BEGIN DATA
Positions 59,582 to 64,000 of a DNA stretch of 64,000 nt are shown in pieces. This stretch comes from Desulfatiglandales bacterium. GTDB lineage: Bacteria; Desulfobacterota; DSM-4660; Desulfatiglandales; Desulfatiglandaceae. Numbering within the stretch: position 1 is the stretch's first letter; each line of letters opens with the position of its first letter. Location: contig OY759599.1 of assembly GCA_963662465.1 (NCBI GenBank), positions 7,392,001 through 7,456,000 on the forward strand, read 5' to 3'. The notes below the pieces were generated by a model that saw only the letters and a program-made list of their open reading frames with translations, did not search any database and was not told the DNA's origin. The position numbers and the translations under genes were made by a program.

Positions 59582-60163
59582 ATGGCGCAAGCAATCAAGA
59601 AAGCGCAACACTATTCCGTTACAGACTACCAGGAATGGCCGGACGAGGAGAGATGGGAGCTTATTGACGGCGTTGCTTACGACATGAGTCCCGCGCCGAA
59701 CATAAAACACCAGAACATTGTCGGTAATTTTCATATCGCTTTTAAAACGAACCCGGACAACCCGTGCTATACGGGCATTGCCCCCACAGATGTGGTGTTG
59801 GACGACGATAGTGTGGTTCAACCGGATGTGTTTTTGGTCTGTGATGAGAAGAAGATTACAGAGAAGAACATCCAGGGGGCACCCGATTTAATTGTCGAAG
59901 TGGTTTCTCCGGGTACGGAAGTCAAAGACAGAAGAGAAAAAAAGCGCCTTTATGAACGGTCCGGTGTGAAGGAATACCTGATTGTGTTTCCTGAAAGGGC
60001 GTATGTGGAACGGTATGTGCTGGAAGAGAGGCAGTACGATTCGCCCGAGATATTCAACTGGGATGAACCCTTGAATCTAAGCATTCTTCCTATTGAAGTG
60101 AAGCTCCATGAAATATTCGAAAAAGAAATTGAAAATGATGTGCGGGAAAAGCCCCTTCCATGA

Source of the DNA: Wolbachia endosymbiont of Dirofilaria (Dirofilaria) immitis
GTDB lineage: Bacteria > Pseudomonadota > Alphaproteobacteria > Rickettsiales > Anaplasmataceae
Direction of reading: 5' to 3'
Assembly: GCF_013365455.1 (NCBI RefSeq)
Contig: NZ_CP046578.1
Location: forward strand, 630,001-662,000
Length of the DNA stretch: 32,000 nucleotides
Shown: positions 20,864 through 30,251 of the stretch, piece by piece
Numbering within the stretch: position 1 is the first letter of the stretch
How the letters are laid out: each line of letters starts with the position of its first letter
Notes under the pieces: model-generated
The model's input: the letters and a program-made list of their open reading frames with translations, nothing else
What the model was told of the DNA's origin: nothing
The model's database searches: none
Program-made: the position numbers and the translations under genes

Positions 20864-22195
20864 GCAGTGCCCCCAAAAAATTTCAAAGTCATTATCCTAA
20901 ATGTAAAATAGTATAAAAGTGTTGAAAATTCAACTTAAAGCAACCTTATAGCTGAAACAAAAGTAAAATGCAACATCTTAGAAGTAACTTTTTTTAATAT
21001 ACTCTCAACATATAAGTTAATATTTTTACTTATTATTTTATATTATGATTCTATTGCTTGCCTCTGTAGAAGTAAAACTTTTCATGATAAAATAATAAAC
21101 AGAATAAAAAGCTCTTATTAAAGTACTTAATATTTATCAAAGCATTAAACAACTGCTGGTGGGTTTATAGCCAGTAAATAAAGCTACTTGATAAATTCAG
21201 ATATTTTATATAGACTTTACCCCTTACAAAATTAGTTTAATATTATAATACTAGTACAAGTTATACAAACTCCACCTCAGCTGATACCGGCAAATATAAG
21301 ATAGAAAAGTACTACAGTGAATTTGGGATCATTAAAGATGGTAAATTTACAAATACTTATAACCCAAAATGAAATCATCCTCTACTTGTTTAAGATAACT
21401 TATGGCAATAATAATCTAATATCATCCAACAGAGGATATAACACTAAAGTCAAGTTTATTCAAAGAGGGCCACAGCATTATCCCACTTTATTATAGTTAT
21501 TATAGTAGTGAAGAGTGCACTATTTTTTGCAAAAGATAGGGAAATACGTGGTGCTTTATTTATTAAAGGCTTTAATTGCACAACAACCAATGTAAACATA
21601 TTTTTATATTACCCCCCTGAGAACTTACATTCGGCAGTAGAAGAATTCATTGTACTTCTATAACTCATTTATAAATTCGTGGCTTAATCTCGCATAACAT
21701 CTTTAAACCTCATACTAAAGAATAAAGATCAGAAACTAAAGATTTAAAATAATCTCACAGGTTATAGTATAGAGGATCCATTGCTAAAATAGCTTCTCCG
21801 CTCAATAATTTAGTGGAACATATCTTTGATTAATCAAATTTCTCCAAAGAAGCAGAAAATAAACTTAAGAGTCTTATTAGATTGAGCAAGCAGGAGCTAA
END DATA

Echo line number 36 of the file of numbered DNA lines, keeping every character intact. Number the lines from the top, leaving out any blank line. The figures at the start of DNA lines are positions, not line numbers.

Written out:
21801 CTCAATAATTTAGTGGAACATATCTTTGATTAATCAAATTTCTCCAAAGAAGCAGAAAATAAACTTAAGAGTCTTATTAGATTGAGCAAGCAGGAGCTAA